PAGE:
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Larry Summers on the economic crisis « Previous | |Next »
March 17, 2009

Larry Summers, the Director of the White House National Economic Council, gave a speech to the Brookings Institute on the Obama Administration's approach to the historic economic crisis. Or more specifically their understanding of the roots of their current economic crisis, the rationale for the administration's recovery strategy, and connecting that recovery strategy to the central objective of sustained and healthy expansion.

An important paragraph in the speech is this one:

One of the most important lessons in any introductory economics course is that markets are self-stabilizing. When there is an excess supply of wheat, its price falls. Farmers grow less and others consume more. The market equilibrates. When the economy slows, interest rates fall. When interest rates fall, more people take advantage of credit, the economy speeds up, and the market equilibrates.This is much of what Adam Smith had in mind when he talked about the “invisible hand.” However, it was a central insight of Keynes’ General Theory that two or three times each century, the self-equilibrating properties of markets break down as stabilizing mechanisms are overwhelmed by vicious cycles. And the right economic metaphor becomes an avalanche rather than a thermostat. That is what we are experiencing right now.

So Summers' notices the mess that he helped create and his plan to clean up the wreckage connects the avalanche to the need for extraordinary public action to restore the capitalist market system to health.

The rest of Summers' speech was an effort to talk up both the economy and the administration's economic plans in the face of the avalanche. Somehow the response seems inadequate in relation to the economic metaphor, even if it is the boldest economic program in the US to promote recovery and expansion in two generations.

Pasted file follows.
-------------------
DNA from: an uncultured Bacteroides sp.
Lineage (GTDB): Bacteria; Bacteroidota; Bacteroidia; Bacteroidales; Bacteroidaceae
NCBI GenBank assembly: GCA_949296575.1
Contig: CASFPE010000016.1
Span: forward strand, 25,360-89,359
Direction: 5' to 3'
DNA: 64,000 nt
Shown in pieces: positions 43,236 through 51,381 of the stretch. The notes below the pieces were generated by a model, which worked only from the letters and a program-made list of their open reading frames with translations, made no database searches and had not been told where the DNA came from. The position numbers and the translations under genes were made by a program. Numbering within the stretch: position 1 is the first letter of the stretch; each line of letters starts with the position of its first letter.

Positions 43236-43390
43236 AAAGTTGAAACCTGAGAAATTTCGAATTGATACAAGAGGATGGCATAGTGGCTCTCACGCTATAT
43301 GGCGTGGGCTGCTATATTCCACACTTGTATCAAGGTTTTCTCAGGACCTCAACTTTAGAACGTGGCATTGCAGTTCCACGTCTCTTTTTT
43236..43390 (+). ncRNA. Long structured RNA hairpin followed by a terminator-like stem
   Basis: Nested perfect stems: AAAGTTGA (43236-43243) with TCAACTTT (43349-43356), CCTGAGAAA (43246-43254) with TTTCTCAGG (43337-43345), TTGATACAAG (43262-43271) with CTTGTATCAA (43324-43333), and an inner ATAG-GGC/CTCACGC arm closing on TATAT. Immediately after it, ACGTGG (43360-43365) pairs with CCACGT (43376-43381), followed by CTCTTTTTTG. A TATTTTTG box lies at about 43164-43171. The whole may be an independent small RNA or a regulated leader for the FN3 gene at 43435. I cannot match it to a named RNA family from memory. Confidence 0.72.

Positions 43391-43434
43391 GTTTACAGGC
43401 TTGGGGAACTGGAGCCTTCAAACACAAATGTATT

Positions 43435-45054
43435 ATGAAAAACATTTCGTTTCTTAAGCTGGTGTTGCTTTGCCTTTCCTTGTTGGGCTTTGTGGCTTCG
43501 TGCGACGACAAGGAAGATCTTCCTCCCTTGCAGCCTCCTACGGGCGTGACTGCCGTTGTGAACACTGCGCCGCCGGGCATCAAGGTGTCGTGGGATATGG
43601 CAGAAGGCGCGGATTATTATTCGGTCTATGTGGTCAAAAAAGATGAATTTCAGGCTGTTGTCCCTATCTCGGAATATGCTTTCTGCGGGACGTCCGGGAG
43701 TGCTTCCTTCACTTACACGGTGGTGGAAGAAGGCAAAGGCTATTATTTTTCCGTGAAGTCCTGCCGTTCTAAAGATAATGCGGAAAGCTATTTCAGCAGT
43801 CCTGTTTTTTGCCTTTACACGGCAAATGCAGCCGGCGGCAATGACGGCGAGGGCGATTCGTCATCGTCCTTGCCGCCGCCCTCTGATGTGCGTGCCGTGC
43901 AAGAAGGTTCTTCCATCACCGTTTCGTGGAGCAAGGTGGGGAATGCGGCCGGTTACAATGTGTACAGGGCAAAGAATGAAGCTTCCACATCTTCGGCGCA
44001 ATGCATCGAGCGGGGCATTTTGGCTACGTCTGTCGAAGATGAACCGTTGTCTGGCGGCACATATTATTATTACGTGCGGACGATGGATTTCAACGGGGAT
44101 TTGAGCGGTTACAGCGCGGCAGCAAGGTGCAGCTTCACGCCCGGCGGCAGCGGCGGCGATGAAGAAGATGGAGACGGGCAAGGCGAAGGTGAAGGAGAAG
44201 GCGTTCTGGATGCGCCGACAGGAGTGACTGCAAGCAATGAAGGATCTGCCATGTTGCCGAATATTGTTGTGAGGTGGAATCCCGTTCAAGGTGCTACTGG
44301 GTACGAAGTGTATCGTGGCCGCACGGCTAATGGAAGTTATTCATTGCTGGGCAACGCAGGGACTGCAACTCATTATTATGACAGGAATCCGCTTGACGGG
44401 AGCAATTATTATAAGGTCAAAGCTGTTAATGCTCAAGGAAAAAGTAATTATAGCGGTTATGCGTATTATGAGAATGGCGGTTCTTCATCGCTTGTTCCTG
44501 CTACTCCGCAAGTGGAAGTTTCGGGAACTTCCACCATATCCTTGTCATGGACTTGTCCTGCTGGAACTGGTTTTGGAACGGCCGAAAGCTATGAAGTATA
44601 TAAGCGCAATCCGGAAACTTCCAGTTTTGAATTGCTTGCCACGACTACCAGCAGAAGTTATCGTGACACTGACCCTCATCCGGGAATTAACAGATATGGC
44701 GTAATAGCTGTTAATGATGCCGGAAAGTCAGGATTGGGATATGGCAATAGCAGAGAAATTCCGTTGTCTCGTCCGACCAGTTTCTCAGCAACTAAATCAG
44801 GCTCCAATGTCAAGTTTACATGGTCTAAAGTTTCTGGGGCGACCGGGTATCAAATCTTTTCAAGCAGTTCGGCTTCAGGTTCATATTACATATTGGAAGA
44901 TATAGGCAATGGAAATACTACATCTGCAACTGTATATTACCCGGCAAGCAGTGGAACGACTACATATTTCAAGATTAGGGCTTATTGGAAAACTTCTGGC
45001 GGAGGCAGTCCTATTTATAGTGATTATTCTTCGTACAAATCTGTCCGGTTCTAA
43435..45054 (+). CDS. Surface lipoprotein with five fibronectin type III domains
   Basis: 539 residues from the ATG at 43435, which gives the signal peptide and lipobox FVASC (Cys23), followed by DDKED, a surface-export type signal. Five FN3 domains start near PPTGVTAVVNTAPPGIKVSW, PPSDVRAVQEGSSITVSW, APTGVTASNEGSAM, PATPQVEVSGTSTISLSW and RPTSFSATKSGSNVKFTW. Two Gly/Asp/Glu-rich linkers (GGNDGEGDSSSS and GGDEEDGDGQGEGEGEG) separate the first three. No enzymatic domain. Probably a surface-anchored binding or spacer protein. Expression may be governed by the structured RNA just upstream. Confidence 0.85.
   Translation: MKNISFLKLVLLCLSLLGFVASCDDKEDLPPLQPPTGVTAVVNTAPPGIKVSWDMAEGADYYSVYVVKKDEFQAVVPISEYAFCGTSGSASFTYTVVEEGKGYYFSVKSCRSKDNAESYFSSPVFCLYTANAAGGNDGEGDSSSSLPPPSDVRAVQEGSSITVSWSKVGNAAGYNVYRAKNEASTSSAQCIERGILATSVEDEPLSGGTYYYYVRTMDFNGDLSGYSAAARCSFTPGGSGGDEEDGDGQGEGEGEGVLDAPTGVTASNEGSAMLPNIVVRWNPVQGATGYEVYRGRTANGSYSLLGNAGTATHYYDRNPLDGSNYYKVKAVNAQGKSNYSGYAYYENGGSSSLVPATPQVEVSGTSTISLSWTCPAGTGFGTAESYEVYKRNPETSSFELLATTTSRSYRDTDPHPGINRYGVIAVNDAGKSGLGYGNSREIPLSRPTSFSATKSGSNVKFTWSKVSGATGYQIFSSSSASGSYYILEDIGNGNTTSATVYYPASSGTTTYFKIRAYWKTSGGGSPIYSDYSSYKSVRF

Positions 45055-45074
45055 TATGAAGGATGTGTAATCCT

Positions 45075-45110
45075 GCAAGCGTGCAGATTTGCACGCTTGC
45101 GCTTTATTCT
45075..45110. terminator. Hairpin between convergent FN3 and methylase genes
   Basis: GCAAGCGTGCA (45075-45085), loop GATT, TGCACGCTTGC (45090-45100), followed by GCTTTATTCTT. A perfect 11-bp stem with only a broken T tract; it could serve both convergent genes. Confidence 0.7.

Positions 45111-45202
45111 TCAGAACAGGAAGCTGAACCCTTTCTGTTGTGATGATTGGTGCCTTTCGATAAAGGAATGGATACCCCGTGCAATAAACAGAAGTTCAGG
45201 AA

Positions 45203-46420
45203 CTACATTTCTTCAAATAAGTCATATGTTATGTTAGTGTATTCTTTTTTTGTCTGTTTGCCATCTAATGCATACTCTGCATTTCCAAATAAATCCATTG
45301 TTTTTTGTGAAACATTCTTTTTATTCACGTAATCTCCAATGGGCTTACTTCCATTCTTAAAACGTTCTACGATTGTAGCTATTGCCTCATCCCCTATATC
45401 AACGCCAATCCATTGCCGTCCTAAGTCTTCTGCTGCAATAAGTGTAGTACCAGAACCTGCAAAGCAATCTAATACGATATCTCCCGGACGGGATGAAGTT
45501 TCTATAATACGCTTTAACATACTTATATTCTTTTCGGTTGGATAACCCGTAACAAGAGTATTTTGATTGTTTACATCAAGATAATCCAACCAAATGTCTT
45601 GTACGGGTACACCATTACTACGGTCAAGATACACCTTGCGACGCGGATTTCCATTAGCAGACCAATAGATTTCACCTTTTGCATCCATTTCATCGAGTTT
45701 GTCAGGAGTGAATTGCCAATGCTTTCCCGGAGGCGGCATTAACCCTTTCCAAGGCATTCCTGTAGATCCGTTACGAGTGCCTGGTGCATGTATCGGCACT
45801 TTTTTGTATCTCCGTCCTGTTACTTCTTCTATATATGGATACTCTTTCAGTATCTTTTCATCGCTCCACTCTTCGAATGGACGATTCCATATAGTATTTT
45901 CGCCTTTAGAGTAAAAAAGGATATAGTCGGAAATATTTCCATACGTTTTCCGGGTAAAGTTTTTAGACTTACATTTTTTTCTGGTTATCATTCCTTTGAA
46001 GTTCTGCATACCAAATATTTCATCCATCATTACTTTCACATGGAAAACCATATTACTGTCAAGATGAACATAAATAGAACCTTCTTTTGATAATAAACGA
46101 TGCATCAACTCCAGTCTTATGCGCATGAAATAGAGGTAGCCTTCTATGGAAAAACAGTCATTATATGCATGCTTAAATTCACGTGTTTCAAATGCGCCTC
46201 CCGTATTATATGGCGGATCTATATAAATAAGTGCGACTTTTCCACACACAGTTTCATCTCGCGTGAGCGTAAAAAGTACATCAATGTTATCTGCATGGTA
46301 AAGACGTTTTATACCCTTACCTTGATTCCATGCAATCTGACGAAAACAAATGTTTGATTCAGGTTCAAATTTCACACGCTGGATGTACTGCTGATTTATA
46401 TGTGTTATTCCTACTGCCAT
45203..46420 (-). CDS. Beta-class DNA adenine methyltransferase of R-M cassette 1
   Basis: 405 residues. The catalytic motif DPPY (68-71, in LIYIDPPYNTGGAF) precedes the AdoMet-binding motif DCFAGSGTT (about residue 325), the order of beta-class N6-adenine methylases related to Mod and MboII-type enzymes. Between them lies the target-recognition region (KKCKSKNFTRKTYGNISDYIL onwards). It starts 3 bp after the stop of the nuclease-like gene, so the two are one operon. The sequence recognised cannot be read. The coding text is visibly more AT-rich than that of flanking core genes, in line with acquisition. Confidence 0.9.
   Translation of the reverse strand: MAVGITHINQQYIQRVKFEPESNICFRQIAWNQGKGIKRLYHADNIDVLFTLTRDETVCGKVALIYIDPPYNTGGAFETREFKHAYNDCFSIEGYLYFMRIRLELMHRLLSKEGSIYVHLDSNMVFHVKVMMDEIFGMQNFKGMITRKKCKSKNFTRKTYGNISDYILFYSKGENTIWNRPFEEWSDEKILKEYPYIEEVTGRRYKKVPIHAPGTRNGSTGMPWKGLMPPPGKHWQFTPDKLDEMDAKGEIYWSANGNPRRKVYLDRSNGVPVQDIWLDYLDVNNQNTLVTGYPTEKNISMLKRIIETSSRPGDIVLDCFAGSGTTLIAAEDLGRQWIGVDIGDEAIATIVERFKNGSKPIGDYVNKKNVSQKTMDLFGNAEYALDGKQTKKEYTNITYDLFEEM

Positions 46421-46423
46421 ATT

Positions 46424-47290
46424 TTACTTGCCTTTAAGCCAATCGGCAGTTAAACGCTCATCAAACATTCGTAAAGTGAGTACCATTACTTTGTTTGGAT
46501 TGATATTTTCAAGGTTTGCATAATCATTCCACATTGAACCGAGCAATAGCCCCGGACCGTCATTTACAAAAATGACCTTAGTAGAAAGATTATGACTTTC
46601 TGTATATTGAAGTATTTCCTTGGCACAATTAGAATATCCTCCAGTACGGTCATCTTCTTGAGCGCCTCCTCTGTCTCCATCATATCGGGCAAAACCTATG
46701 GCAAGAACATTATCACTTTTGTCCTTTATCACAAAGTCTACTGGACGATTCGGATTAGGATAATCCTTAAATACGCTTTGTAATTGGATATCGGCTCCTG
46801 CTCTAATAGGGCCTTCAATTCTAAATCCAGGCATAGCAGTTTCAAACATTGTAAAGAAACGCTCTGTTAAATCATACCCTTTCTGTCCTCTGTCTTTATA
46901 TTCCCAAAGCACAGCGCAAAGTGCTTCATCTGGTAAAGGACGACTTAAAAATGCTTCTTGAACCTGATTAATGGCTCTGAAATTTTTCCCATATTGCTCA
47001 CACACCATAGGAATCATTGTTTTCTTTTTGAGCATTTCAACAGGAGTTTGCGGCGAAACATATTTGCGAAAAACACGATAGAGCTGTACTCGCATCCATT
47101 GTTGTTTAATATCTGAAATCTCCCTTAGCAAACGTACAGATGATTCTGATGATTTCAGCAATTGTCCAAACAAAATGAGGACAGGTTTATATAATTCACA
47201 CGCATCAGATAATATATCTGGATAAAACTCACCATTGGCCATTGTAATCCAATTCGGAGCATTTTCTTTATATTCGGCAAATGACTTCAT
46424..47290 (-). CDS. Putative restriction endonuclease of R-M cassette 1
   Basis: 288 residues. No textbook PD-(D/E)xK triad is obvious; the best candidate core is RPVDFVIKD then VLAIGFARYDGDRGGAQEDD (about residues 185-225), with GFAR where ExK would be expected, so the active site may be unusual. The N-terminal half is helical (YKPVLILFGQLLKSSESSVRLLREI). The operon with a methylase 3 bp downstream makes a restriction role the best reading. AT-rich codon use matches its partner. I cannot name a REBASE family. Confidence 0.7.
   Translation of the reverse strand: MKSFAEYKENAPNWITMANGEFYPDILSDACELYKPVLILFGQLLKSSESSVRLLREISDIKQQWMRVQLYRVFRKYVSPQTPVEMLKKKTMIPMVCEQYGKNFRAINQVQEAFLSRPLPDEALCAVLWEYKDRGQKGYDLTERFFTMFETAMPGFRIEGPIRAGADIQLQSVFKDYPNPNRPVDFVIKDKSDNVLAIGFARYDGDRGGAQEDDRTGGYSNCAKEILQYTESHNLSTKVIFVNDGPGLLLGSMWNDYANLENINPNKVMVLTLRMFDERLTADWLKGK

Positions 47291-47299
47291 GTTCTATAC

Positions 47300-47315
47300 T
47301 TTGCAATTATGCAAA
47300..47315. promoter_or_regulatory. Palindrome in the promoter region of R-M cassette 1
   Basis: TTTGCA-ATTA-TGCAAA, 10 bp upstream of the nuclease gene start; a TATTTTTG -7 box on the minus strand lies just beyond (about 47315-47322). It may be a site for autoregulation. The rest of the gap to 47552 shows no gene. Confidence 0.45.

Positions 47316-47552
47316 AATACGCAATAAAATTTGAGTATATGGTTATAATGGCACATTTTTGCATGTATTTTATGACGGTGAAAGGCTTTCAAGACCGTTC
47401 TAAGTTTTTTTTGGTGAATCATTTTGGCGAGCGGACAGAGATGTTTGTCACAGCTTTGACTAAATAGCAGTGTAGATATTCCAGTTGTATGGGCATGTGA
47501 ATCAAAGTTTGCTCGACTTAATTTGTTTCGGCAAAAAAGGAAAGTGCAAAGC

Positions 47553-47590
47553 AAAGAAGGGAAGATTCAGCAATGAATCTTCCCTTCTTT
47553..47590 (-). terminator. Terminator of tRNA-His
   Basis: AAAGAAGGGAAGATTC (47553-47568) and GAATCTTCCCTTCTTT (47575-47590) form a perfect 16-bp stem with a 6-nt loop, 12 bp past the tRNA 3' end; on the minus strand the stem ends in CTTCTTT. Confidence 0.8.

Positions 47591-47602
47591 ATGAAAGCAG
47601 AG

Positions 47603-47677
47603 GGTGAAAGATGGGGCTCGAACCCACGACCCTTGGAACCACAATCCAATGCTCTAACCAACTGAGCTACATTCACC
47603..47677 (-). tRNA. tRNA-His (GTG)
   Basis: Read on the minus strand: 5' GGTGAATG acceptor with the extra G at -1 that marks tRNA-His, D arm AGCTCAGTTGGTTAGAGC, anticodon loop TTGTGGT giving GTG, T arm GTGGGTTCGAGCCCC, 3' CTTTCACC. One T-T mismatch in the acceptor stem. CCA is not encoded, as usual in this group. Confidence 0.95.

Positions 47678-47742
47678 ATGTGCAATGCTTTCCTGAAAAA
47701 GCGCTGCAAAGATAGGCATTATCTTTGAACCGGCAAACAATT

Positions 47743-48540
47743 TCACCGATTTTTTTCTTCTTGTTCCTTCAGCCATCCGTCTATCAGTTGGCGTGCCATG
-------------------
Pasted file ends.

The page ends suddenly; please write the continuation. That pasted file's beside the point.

Not to worry. The Wall Street Journal's new theme is that things are looking up. Then again, in the late 1990s, Larry Summers, in his capacity as U.S. Treasury Secretary and Tim Geithner as the Under Secretary for International Affairs were literally touring around the world to “make the world safe for AIG”, as the slogan went. They stood in a tradition that asserts U.S. independence and implied its domestic superiority on global rulemaking.

They endeavoured to achieve the above by claiming that the U.S. financial system was superior to that of all other nations — in terms of such metrics as transparency and disclosure, general accounting standards, market depth and liquidity, as well as compensation practices. Secondly, they argued that other nations could only benefit from adapting U.S. practices in a dynamic fashion (and would fall onto the ash heap of history if they didn’t).Thirdly, they argued that emerging markets from China and the rest of developing Asia to Brazil and South Africa, should adopt market opening measures to provide access to U.S. insurance firms, investment banks and other entities keen to expand their presence in those markets.

Thsi is a tradition in which the IMF, which has a mandate to establish rules for the international financial system, has been used as an instrument of U.S. policy. The United States has used the IMF as a vehicle for delivering messages to other countries about their policy weaknesses.The United States behaves as if it alone knows best how to deal with every global economic challenge. The U.S. economic authorities have acted as if they believe they know everything about the regulation of markets continually evolving in ways that are, in fact, unknowable.